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--> increase the accountability of its managed care plans and to more aggressively negotiate premiums. These changes constituted a redefinition of the role of a purchaser in terms of negotiating premiums and measuring performance. By exercising its $1.5 billion purchasing power, CalPERS was able to improve service and quality, reduce costs, and increase the accountability of the plans contracting with CalPERS (LaRaja and Rosner, 1993, pp. 8-10). Basic Requirements for Participation CalPERS requires its health plans to meet numerous standards and requirements to participate in their program. These requirements fall into five major categories: statutory and regulatory compliance, provider access, quality and cost data, uniform benefit design, and customer service. These major categories encompass contractual requirements, conditions of participation, monitoring systems, and internal procedures and policies that enable the staff to monitor the performance of the health plans and hold them accountable. Statutory and Regulatory Compliance To contract with CalPERS, an HMO must be licensed by the California Department of Corporations (DOC) to do business in California and must comply with the requirements of the Knox-Keene Health Care Service Plan Act of 1975, Section 1340 of the California Health and Safety Code. The California Commissioner of Corporations administers this statute and is responsible for ensuring that all HMOs doing business in California comply with the licensing laws and regulations. This law requires the plans to be financially stable, defines the basic benefits to be provided, ensures that patient protections are in place, and specifies enrollment and advertising standards and grievance systems. Provider access, credentialing, and tangible net equity requirements are also reviewed by DOC. For a plan to be licensed it must submit a detailed application and undergo a thorough review by DOC staff.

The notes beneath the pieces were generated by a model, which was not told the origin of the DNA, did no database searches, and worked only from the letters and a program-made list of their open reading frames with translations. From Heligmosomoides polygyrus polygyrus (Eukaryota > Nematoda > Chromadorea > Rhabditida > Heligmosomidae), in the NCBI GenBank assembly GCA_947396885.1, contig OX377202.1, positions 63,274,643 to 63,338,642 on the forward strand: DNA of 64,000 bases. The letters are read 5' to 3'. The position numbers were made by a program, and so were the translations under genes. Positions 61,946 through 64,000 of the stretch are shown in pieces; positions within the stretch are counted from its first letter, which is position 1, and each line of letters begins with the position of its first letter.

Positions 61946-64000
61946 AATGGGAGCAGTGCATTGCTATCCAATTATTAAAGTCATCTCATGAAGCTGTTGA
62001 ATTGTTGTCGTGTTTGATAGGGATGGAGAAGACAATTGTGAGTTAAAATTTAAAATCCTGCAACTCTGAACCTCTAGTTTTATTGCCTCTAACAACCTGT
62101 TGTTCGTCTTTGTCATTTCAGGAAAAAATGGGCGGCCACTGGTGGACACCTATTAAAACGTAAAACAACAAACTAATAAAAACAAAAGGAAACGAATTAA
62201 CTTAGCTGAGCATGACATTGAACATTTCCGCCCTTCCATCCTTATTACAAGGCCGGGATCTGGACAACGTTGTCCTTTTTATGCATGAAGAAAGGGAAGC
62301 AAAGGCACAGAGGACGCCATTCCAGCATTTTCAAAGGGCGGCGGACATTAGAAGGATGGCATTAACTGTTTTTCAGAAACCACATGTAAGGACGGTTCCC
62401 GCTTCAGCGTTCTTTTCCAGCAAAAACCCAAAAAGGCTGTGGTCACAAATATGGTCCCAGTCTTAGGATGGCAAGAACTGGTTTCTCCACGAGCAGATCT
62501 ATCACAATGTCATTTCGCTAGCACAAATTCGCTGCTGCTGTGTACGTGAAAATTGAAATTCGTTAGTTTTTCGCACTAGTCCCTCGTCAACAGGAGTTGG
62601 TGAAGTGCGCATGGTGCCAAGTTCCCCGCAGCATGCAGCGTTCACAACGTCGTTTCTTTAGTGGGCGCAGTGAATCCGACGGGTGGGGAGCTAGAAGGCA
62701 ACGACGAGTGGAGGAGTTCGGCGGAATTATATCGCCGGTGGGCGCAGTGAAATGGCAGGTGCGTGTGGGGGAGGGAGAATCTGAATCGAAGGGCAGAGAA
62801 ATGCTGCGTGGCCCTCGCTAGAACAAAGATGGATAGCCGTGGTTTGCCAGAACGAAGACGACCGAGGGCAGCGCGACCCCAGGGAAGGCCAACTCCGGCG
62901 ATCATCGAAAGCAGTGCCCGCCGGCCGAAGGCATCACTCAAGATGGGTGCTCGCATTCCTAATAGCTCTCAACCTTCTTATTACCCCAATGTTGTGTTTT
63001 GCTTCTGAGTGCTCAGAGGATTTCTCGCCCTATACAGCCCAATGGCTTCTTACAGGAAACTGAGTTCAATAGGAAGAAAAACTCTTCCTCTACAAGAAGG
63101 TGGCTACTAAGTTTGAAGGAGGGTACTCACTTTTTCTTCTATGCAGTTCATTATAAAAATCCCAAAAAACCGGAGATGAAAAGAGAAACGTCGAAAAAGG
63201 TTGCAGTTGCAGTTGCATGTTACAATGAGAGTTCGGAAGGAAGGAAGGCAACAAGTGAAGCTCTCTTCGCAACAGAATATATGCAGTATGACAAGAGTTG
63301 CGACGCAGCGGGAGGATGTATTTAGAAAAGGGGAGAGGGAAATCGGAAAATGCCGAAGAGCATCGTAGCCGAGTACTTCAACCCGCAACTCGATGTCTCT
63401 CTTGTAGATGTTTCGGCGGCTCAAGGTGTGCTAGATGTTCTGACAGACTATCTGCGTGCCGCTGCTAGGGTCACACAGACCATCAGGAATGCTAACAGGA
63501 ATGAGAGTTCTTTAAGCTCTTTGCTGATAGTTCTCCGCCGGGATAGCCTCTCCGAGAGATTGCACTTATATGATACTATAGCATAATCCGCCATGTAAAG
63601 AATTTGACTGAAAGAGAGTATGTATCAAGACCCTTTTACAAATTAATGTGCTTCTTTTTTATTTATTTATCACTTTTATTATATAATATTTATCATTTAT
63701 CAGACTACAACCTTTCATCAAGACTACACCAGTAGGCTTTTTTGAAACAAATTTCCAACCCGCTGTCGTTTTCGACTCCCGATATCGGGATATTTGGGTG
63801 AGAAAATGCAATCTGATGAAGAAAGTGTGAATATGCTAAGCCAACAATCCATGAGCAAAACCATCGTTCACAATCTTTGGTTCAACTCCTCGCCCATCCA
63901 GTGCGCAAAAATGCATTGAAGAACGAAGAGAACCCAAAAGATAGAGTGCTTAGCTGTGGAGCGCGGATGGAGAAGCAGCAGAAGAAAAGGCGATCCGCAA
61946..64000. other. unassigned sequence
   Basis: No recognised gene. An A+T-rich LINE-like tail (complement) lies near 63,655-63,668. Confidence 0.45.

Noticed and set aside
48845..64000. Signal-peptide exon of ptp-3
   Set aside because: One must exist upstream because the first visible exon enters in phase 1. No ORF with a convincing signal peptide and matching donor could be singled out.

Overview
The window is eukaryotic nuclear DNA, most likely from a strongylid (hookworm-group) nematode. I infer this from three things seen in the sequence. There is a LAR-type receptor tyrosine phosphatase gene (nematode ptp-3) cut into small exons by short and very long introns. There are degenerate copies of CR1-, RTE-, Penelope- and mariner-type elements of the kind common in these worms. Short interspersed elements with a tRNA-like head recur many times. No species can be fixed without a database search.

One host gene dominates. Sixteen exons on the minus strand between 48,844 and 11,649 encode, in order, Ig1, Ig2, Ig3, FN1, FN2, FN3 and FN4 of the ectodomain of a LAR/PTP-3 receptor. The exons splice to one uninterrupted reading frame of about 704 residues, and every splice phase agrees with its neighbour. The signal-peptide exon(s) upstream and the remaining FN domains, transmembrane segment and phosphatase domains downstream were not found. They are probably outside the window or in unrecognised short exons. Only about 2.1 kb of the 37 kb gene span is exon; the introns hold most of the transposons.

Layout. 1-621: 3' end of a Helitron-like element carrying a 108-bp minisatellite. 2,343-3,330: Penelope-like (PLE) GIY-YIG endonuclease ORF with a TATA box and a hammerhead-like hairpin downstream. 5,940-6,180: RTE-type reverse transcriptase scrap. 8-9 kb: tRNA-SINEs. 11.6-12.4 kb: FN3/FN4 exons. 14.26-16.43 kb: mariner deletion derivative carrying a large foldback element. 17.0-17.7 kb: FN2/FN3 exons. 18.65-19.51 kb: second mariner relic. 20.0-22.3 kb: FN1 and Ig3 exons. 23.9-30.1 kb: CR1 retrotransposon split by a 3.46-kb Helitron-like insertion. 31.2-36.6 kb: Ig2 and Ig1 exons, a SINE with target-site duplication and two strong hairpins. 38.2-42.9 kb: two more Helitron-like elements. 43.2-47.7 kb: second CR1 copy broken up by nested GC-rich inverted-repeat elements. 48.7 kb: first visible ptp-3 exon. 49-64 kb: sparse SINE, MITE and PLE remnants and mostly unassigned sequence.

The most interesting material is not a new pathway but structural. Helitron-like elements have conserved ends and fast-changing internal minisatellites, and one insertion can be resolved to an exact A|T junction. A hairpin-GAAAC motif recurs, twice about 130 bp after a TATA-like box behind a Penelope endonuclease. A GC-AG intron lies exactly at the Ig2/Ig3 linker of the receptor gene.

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--> Provider Access For an HMO to participate in the CalPERS Health Benefits Program, it must be licensed by DOC and must meet additional requirements mandated by the CalPERS Board. One critical requirement is that the plan must have adequate providers to serve members of specific geographic areas. In reviewing a proposal from a new plan or a proposed expansion of an existing plan into a new geographic area in California, CalPERS staff perform a careful analysis of provider access. Even though DOC examines network coverage as part of its licensure review, CalPERS staff verify the actual network coverage in detail to determine whether adequate primary care physicians, clinics, specialists, and hospitals are available to serve the enrollees. In one incident during the review of a proposed plan expansion, CalPERS staff discovered that physicians were not taking new patients from that plan; therefore, physician access was inadequate to meet the anticipated enrollment. The plan was notified and the expansion was suspended until the provider access problem was resolved. Changes in contractual relationships between health plans and medical groups affect provider access by disrupting patient-physician relationships. CalPERS recognizes that contract disputes will occur in the evolving, competitive, managed care market. However, there must be a balance between the economic needs of the managed care company and those access needs of patients. A contractual impasse will occur when a health plan and a medical group cannot agree to the terms of their contract and the health plan terminates the contract. When this occurs the health plan notifies its members that they must select a new primary care physician from those still under contract. This causes disruption between patients and their physicians and generates dissatisfaction among the members of the plan. In one incident a plan terminated its contract with a large medical group within 60 days of the close of the annual open enrollment period. CalPERS members who had just selected their health plan and primary care physician were informed by the plan that they had to choose another physician. It was too late for them to change plans. This resulted in angry complaints